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- Donald Trump’s lackey in front of the Berlin Wall: “walls work” Irfan Khawaja, Policy of Truth
- Liberalism according to The Economist Pankaj Mishra, New Yorker
- Slow recoveries are deep recoveries, with flatter Phillips Curves Nick Rowe, Worthwhile Canadian Initiative
I had a pre-programmed blog post on the issue of the minimum wage and poverty which was preempted by Mark Koyama (a blogger here at Notes on Liberty). The tweet is below and it has forced me to adjust the post.
An important & often neglected point. Minimum wage is s bad anti-poverty tool even if employment effects are zero https://t.co/lVEqwEhglz
— Mark Koyama (@MarkKoyama) 3 janvier 2017
Mark is absolutely right! Let me explain why with my own spin on it.
First of all, the demand curve slopes downwards – always. However, the method of adjusting to price changes (wages are a price and the minimum wage is a price control) is not an empirical constant. I am unlikely to fire workers for a 1% in the inflation-adjusted minimum wage. Firing workers implies transaction costs that are dependent of context (for example, if I am friend with my employee, this is a transaction cost in the form of a lost friendship), firm size (I won’t fire my only employee which represents 50% of my output for a 1% hike in MW) laws (firing and hiring regulations), institutions (social institutions, reputation, norms), my clientele (how elastic is their demand) and technological alternatives. For a 1% increase, I am likely to reduce work hours or cut marginal benefits (no free soup for you). For a 10% increase, I am more likely to consider the option of firing a worker or I may shift to a new technological set that reduces my demand for labor. It may happen rapidly or take some time, but there will eventually be an adjustment.
In any case, the minimum wage will imply some losses with a deadweight loss. Only the method by which it materializes is debatable. By definition, some people will be hurt and generally and even if supply is super-elastic (doubtful), some suppliers (workers) will be ejected from the market (or the quantity of labor they can supply will be ulitmately reduced). Since the minimum wage generally tends to fall on unskilled workers, this must be correlated with workers close to the poverty line.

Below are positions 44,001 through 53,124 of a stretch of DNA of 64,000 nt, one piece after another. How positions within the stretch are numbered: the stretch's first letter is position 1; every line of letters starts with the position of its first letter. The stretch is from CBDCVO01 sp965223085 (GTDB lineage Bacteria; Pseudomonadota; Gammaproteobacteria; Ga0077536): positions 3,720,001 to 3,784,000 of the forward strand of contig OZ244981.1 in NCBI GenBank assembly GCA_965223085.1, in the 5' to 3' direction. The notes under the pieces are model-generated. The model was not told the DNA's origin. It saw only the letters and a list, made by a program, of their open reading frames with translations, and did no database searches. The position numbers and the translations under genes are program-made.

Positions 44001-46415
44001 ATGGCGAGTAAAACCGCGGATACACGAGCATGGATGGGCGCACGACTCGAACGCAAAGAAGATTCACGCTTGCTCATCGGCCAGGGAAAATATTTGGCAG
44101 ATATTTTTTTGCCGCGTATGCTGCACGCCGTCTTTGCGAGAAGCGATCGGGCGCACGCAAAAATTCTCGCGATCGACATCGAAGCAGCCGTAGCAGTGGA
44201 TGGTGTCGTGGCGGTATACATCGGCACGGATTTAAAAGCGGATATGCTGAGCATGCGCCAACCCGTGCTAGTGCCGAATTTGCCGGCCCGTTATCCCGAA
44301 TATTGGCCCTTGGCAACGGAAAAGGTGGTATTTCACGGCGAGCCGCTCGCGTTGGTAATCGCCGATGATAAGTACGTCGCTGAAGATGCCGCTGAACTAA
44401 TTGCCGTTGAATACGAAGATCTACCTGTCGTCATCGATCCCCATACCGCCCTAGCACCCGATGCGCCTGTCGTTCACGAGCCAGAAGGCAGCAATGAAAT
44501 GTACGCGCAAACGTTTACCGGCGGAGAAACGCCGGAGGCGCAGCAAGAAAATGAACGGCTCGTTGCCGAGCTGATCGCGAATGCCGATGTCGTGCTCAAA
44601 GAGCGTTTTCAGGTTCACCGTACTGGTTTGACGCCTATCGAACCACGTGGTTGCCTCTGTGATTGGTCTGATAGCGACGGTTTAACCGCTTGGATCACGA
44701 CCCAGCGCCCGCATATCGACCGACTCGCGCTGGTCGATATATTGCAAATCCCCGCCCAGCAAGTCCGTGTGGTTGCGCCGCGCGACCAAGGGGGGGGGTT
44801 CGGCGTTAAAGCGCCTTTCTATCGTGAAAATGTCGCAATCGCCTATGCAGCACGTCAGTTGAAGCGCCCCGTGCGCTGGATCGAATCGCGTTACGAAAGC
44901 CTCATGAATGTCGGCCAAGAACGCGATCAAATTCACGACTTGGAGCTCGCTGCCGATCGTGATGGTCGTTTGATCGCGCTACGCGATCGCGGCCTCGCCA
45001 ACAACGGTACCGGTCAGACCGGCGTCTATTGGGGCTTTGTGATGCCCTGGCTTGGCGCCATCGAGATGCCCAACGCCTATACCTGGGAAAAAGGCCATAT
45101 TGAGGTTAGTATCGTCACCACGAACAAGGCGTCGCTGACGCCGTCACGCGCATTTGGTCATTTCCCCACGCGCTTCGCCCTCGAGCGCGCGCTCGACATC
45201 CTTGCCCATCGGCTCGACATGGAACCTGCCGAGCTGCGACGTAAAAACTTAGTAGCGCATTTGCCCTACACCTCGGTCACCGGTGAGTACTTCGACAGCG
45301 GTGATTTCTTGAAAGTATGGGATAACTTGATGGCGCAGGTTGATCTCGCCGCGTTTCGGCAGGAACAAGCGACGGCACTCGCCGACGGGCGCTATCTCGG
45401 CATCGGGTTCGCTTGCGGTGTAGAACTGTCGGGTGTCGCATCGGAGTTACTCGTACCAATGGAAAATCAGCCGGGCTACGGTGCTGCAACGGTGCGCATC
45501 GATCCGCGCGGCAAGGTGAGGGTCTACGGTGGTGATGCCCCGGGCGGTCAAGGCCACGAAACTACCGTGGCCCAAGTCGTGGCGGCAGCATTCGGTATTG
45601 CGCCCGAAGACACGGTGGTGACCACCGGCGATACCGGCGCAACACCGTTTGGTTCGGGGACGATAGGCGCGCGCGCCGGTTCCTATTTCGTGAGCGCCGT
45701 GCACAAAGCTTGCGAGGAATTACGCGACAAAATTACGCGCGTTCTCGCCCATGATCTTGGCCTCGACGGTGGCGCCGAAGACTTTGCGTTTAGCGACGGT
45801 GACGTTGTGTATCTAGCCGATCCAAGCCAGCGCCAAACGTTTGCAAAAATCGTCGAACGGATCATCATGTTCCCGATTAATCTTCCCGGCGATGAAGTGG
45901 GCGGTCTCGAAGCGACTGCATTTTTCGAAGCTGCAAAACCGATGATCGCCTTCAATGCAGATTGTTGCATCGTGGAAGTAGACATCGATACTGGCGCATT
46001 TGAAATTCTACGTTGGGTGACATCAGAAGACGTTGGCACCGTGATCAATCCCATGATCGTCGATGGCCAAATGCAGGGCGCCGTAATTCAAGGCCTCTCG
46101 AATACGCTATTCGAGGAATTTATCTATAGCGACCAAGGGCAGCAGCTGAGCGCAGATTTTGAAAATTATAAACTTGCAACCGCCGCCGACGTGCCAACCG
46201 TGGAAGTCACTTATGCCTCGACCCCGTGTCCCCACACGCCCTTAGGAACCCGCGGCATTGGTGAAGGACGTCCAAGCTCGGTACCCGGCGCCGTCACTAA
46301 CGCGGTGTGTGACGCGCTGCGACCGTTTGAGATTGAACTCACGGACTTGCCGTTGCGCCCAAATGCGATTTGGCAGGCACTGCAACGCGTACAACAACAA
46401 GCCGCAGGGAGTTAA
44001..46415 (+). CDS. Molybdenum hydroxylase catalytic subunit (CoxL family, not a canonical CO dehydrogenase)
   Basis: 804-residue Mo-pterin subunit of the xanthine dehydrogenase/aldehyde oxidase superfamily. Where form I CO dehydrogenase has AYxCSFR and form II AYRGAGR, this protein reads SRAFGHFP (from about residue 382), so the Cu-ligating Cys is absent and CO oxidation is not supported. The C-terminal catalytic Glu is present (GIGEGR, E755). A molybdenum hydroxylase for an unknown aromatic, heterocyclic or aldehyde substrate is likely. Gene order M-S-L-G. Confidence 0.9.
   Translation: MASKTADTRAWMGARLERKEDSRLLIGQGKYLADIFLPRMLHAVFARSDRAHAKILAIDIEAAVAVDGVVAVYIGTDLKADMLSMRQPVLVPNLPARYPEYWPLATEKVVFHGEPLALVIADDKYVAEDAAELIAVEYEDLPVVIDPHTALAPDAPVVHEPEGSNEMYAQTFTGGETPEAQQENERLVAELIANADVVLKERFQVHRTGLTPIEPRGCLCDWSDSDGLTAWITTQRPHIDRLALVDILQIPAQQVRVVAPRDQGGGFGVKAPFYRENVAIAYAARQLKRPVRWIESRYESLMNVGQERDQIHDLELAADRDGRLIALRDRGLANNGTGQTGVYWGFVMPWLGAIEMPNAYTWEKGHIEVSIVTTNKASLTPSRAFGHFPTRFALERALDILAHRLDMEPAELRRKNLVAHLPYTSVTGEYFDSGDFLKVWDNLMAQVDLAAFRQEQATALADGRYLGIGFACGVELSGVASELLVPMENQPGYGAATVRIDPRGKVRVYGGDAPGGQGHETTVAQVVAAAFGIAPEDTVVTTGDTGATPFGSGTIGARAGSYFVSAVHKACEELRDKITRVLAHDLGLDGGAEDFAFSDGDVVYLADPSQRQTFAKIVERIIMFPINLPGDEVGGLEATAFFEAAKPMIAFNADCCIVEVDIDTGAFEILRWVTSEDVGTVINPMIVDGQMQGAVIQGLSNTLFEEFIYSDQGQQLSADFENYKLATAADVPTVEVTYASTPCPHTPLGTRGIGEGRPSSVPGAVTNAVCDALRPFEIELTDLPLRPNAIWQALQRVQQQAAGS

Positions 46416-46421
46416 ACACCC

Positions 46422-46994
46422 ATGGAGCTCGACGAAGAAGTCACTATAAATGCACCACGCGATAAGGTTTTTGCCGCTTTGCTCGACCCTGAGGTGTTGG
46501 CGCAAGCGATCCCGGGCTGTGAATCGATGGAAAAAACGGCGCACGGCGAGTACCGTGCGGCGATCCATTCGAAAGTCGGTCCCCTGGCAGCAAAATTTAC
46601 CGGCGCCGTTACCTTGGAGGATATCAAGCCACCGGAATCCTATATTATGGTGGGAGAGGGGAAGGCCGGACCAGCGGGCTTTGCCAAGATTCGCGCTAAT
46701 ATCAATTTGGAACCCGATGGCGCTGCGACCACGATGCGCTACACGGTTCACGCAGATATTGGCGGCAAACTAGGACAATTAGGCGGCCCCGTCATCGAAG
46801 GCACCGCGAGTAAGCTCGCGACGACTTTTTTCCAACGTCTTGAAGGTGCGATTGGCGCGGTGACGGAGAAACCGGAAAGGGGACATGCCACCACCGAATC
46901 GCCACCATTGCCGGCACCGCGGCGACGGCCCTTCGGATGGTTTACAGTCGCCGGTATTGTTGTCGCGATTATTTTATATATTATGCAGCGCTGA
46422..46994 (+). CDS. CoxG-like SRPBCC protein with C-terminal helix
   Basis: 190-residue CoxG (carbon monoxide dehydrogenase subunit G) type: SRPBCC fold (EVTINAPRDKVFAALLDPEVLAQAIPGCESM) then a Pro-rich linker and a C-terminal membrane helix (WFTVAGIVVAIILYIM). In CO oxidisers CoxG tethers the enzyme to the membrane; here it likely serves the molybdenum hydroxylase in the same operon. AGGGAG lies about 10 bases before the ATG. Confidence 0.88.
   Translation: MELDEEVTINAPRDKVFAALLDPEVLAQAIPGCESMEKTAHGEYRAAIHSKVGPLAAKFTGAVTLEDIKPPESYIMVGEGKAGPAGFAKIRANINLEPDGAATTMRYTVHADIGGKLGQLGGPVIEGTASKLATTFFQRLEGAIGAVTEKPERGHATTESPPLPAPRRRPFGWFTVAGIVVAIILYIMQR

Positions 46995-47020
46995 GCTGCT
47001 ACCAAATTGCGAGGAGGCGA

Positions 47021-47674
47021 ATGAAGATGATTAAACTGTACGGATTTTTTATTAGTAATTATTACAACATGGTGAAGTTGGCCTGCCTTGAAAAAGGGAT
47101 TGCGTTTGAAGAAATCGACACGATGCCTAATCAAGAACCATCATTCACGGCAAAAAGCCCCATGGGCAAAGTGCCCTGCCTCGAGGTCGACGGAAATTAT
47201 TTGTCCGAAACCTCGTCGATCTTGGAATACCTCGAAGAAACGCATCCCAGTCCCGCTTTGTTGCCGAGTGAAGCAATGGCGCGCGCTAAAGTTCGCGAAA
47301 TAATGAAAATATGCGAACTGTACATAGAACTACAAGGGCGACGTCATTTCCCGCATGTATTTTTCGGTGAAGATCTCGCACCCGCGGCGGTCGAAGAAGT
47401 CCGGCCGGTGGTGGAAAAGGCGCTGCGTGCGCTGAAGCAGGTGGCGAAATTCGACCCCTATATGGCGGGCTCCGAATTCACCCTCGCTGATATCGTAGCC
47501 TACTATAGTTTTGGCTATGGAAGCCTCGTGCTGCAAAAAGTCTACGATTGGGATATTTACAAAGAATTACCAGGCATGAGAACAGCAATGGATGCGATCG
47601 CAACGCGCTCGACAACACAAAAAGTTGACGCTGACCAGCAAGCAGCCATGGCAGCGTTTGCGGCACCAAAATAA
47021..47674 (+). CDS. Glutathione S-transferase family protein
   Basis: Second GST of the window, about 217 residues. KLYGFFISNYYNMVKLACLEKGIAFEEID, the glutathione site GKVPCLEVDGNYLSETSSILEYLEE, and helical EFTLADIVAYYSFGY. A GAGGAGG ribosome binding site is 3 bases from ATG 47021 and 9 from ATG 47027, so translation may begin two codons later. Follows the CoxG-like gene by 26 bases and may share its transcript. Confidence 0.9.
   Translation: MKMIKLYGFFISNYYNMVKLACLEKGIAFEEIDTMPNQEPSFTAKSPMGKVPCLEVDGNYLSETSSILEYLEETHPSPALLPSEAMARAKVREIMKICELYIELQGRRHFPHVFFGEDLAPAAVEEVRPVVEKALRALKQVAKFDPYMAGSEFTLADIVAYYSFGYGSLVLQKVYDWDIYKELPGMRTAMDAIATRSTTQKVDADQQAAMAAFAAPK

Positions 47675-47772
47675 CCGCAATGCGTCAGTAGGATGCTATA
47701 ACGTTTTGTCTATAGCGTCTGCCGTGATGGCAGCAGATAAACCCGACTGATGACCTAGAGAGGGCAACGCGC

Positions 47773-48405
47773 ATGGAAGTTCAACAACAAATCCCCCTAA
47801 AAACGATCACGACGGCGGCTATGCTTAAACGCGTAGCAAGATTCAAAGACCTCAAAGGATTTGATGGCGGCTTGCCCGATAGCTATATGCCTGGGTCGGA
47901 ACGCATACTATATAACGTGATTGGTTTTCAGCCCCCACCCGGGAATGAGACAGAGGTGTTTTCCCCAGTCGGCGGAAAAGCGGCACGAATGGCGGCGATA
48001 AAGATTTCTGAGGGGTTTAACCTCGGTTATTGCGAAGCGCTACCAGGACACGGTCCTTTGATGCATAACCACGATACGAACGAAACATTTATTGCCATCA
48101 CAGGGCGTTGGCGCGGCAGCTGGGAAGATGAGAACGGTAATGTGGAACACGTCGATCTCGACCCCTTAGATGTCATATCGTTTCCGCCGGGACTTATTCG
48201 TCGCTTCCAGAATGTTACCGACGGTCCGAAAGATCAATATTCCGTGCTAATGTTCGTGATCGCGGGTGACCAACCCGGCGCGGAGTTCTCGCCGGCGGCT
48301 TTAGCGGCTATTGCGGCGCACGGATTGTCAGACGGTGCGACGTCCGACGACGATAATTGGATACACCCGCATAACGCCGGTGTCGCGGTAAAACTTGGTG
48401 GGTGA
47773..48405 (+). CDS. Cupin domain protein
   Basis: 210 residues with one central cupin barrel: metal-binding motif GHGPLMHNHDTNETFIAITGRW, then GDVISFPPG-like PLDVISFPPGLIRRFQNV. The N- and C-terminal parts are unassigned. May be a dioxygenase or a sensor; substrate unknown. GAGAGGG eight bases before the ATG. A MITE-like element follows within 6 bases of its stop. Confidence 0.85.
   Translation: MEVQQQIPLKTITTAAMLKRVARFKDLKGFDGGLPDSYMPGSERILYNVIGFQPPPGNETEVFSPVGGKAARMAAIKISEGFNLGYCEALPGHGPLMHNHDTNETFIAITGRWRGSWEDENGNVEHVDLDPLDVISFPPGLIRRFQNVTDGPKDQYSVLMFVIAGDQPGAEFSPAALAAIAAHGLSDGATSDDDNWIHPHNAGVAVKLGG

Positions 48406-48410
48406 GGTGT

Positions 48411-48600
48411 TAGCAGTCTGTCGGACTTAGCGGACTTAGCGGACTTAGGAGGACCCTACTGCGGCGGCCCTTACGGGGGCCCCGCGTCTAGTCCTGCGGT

Ideally, we’d need a measure of the minimum wage to be compared with the “at-risk” population over a long period of time in order to encapsulate all the effects of the minimum wage. The perfect measure is the “length of poverty spell” variable which has been emerging progressively from the BLS. The problem is that it is not broken down by state. Fortunately, Canada has that variable (well, a low-income variable which is a relatie poverty measure) for provinces. Inside the Survey of Labor and Income Dynamics (affectionally known as the SLID), this longitudinal variable has a span of eight years. Basically, we can know if a person has been below the low-income threshold for up to eight years. Let’s take that extreme measure and plot it against the minimum wage divided by the average wage.
As one can see from the scatter plot below, there is a more or less clear relationship between the minimum wage as a share of the average wage and the length of poverty spells. What is more impressive is that this graph is not a regression. More precisely, the provinces with the highest minimum wages (like my own province of Quebec and the province of Nova Scotia) also have the most extensive social welfare nets. Alberta, a province with the lowest minimum wage ratio and one of the least “generous” social welfare net in Canada, is at the very bottom of the pack in terms of the persistence of poverty.
I had a troubling encounter in the past few days. It was on Facebook and it was with a stranger. Here is how it went: I patronize several organizations’ and people’s Facebook pages, to stay informed and also to learn from them. There is a man, X, who is my Facebook “friend” and whose page I like because he is a libertarian, or a libertarian conservative like me, who knows useful things I don’t know. X has a talent for firing up debates on Facebook. In one debate a propos of I don’t remember what, one person, followed by several others, kept referring to the de-industrialization of America, its putative loss of manufacturing industries specifically.
I intervened calmly and politely to point out that there was no such thing. I remarked that the height of American industrial production was either 2008 or 2007, or maybe even 2006, not 1950 as they seemed to believe. I directed the debate participants to a couple of government sources. One woman responded almost insultingly, alleging that I was trying to send her on a wild goose chase. She appeared to think that I was referring her to the whole Census with its thousands of pages of documents. I took the trouble – obligingly, if I say so myself – to direct her through Facebook to a source I though was easy to read, NationMaster. In addition I summarized what NationMaster had to say on the topic.
Here is the summary: Continue reading